A little over five years ago I wrote an article called “Are you really pro-life?” That article was going on words by a woman named Valerie talking about the hypocrisy in the pro-life communities. Recently I discovered an article published by Glamour Magazine that is prompting a revisit of what I published.
Reagan Barklage is the Midwest Regional Coordinator for Students for Life America. She wrote the article called “Yes, I’m Pro-Life, but I’m not a Stereotype“. The “stereotype” to which she refers is the pro-life “advocate” who stands out in front of abortion clinics:
Unfortunately, the pro-life movement is often painted as judgmental and harassing. I recently appeared in the documentary, Abortion: Stories Women Tell, and was disappointed, but not surprised, to see that stereotype reinforced. Instead of focusing on how I, and the other pro-life women they followed, provide resources and alternatives to abortion, the film injected footage of fringe groups protesting outside clinics. By doing so, audiences only got to see the same old image of pro-life people yelling and condemning patients going into an abortion facility. Those actions and words don’t represent our movement—what woman would ever listen to someone who is shouting horrible things at her or telling her she’s a murderer or whore?
Indeed it is that stereotype I specifically denounce in my earlier article:
First let me ask you this: do you really think, in the bottom of your heart and in the depths of your soul, that protesting and proselytizing outside an abortion clinic is really helping to turn lots of women away from the clinics? To the best of my knowledge there is no unbiased evidence suggesting this. So protesting outside a clinic isn’t doing any good, especially if all you’re doing is shouting and proselytizing. (“Trust God. Choose life. Abortion is murder! You’re going to regret this!”)
So if in your bid to curtail abortions you employ means that have no demonstrable evidence of obtaining the ends you seek, are you actually pro-life? If what you are doing is having little to no demonstrable effect on the incidence of abortions, in the United States or abroad, are you actually pro-life?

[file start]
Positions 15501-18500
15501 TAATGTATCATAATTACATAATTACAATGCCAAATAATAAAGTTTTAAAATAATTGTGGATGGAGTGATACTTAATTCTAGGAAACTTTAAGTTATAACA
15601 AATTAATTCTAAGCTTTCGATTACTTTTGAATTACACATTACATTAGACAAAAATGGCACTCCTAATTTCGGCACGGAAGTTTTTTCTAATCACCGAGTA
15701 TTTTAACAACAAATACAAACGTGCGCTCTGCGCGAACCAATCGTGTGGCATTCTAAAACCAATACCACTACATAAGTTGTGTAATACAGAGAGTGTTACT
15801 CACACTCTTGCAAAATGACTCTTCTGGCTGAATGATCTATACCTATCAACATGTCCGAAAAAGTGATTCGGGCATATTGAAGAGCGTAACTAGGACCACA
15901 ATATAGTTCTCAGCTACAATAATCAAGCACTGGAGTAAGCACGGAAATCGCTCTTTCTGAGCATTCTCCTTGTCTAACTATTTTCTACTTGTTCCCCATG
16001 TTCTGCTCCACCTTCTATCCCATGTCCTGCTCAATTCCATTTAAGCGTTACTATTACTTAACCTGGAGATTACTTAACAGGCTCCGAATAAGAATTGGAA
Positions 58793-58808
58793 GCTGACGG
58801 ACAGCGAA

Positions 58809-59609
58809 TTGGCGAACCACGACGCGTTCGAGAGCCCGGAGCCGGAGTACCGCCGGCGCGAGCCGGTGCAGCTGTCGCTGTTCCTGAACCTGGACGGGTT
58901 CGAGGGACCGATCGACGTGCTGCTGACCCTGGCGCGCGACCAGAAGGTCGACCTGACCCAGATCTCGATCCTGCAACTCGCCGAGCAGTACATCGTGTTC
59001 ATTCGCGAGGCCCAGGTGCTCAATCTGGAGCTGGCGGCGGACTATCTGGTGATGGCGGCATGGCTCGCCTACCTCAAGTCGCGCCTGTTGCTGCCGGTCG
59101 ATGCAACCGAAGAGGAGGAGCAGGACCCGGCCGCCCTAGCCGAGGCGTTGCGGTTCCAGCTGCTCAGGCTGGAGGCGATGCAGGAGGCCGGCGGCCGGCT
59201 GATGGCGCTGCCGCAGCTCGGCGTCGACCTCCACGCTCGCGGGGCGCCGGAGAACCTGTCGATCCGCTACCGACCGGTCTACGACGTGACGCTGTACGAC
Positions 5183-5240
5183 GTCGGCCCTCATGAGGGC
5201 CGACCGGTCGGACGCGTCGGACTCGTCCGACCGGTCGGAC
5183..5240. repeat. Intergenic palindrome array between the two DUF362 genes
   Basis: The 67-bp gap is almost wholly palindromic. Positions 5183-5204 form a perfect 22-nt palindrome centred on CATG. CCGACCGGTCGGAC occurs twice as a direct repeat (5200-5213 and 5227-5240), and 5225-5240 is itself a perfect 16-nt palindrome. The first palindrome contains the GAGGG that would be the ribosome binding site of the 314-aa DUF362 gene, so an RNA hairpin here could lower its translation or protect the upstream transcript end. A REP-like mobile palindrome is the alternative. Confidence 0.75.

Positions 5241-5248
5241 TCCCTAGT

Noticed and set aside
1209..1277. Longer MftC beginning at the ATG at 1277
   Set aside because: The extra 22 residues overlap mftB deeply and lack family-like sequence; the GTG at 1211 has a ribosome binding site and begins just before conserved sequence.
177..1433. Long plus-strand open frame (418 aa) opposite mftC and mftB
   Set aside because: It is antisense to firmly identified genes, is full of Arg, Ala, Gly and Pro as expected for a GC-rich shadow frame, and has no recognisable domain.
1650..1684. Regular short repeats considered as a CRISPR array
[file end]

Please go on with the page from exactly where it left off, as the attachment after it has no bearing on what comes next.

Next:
Reagan can actually say that she is. She specifically denounces the judgmental nature that has become representative of the pro-life movement. Indeed in reading Reagan’s article, she appears to not align with the other colloquial that has also become representative of pro-life movements: being unequivocally anti-choice.
Judgment and condemnation should have no place in a woman’s decision to continue or terminate her pregnancy, and frankly, they have no place in the pro-life movement. This is the time for compassion and love. We don’t want women to run into the abortion clinic because someone is harassing her. We want her to run to us because we are there for her with open arms, ready to help and love her while showing her alternatives to a decision she may regret.
In my previous article, I qualified the moniker “pro-life”:
It is all in how you try to combat the incidence of abortion that makes you pro-life. Do you proselytize and preach, standing around holding signs and shouting, or do you actually try to help the women who are in need?
Reagan makes it clear in her article that she isn’t out to preach and proselytize. She isn’t out to bully and harass women outside abortion clinics. Instead she wants to be the kind of pro-lifer that really needs to be the most vocal members of the movement: the ones who try to make women aware of the other options that exist and help them get what they need.
So while I doubt I could call her pro-choice, and she likely wouldn’t consider herself that either, it’s difficult to tell if she’s anti-choice since she makes no mention of wanting to outlaw abortion. Instead she wants to be proactive in helping women discover the full breadth of their options.
And that is what we need. Along with comprehensive sex education to ensure that women (and men) are aware of their options for preventing pregnancy, we also need a comprehensive pregnancy education that can inform women of all of their options should they become unexpectedly pregnant.
As I said five years ago, telling women to not get an abortion without giving them any other options besides “just don’t get an abortion” isn’t going to help. And while crisis pregnancy centers are certainly problematic, they are at least an option. But there are better options out there, and at least Reagan is one person helping to direct women there.
What Reagan says are the “most compelling words” that an unexpectedly pregnant woman could hear are the words that they are wanting to hear: “I’m going to help you.”
If your “pro-life” activism extends only to trying to pass laws and screaming at those of us who are “pro-choice”, then you’re not doing any good. Take a page from Reagan’s book and lower your voice and actually try to help the women and couples in need. Otherwise you’re not really pro-life. You’re just anti-abortion.